Welcome!

Think first. Code later.

Adam Grocholski

Subscribe to Adam Grocholski: eMailAlertsEmail Alerts
Get Adam Grocholski via: homepageHomepage mobileMobile rssRSS facebookFacebook twitterTwitter linkedinLinkedIn


Related Topics: Ubuntu Linux Journal, SEO Journal, Azure Cloud on Ulitzer

Blog Feed Post

Azure CLI Day 42 – mobile scale change

bash-azure

In my previous post (http://thinkfirstcodelater.com/blog/?p=3407) I showed you how to use the Windows Azure Cross Platform command line tools to view the scalability settings of a Windows Azure Mobile Service. In this post I’ll show you how to use the command line tools to change the scalability settings of a Windows Azure Mobile Service.

Once again, just a reminder that I’m using the command line tools on a MacBook Air with OSX (Mavericks) installed, and I’m using Google Chrome as my default browser. However, the experience should be identical on Windows and Linux as well.

Open an instance of your command line (Terminal, Bash, Command Prompt, etc.) and type the following:

azure mobile scale change -h

Screen Shot 2013-10-23 at 8.38.04 AM

As you can see from the output, the azure mobile scale change command is the command to use to change the scalability settings of a Windows Azure Mobile Service. Besides the servicename parameter, there are two other options you can specify

  • -t, —tier. The tier you want your Windows Azure Mobile Service to run in. Currently there are three tiers available
    • free. In the free tier you can have up to 10 free services/month. You also get up to 500K API calls, 500 active devices, 1 scheduled job and one 20 MB database. In the free tier you do not have the ability to scale.
    • standard. The standard tier currently costs $25/month/unit and includes 1.5M API calls, an unlimited number of active devices, 10 scheduled jobs and one 20 MB database. In the standard tier you have the ability to scale up to 6 units.
    • premium. The premium tier costs $199/month/unit and includes 15M API calls, an unlimited number of active devices, 10 scheduled jobs and one 20 MB database. In the premium tier you have the ability to scale up to 10 units.

    For full pricing details please see http://www.windowsazure.com/en-us/pricing/details/mobile-services/.

  • -i, —numberOfInstances. The number of instances you want your Windows Azure Mobile Service to run on (only available for the standard and premium tiers).

Let’s proceed by moving an existing Windows Azure Mobile Service from the free to the standard tier by typing the following into your CLI, substituting where necessary:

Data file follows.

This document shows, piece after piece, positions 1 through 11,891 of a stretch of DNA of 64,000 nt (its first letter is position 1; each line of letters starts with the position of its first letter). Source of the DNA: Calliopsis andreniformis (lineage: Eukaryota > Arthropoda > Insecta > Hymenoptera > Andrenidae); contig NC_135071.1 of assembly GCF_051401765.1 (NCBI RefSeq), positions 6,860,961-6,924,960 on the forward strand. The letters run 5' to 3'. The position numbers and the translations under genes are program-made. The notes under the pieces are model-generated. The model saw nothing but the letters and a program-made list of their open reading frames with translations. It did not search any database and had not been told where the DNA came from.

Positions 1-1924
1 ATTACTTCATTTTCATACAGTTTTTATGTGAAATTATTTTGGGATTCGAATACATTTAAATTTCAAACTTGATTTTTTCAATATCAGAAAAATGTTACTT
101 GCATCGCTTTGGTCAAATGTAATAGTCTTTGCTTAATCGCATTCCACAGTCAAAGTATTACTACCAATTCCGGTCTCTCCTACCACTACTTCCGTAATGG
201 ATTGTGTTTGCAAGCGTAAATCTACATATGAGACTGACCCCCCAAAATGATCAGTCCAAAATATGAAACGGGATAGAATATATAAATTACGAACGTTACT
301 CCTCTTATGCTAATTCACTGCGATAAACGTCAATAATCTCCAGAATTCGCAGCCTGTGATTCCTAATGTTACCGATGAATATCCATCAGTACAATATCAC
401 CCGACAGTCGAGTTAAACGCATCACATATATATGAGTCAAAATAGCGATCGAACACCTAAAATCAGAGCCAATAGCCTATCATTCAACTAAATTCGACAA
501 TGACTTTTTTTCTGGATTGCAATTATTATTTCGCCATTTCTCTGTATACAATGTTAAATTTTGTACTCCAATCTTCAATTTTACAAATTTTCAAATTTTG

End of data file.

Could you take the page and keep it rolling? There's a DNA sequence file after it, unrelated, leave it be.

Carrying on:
azure mobile scale change -t standard ‘[YOUR MOBILE SERVICE NAME]‘

I used the following:

azure mobile scale change -t standard zumo-00005′

Screen Shot 2013-10-23 at 8.53.53 AM

Once the command completes, you can use the azure mobile scale show command that I discussed in my previous post (http://thinkfirstcodelater.com/blog/?p=3407) to verify the changes.

Screen Shot 2013-10-23 at 8.55.19 AM

You can also verify this by going to the Windows Azure Management Portal and looking at the SCALE page for you mobile service.

Screen Shot 2013-10-23 at 8.56.17 AM

Now, let’s move this service to the premium tier and increase the instance count by one. Enter the following into your CLI, once again substituting where appropriate:

azure mobile scale change -t premium -i 2 ‘[YOUR MOBILE SERVICE NAME]‘

I used the following for my mobile service:

azure mobile scale change -t premium -i 2 ‘zumo-00005′

Screen Shot 2013-10-23 at 9.00.43 AM

Once again, you can use the azure mobile scale show command to verify the changes.

Screen Shot 2013-10-23 at 9.01.40 AM

That’s it. In my next post I’ll show you how to use the Windows Azure cross platform command line tools to restart a Windows Azure Mobile Service.

Did you know you can try Windows Azure for free for 30 days? Just go to http://aka.ms/thecloud and sign up.

Read the original blog entry...

More Stories By Adam Grocholski

Hey there! My name is Adam Grocholski, and I'm a Technical Evangelist at Microsoft where I spend time focusing on Windows, Windows Phone, and Windows Azure. I live in the frozen tundra of Minnesota and run thinkfirstcodelater.com. You can also follow me on twitter at @codel8r.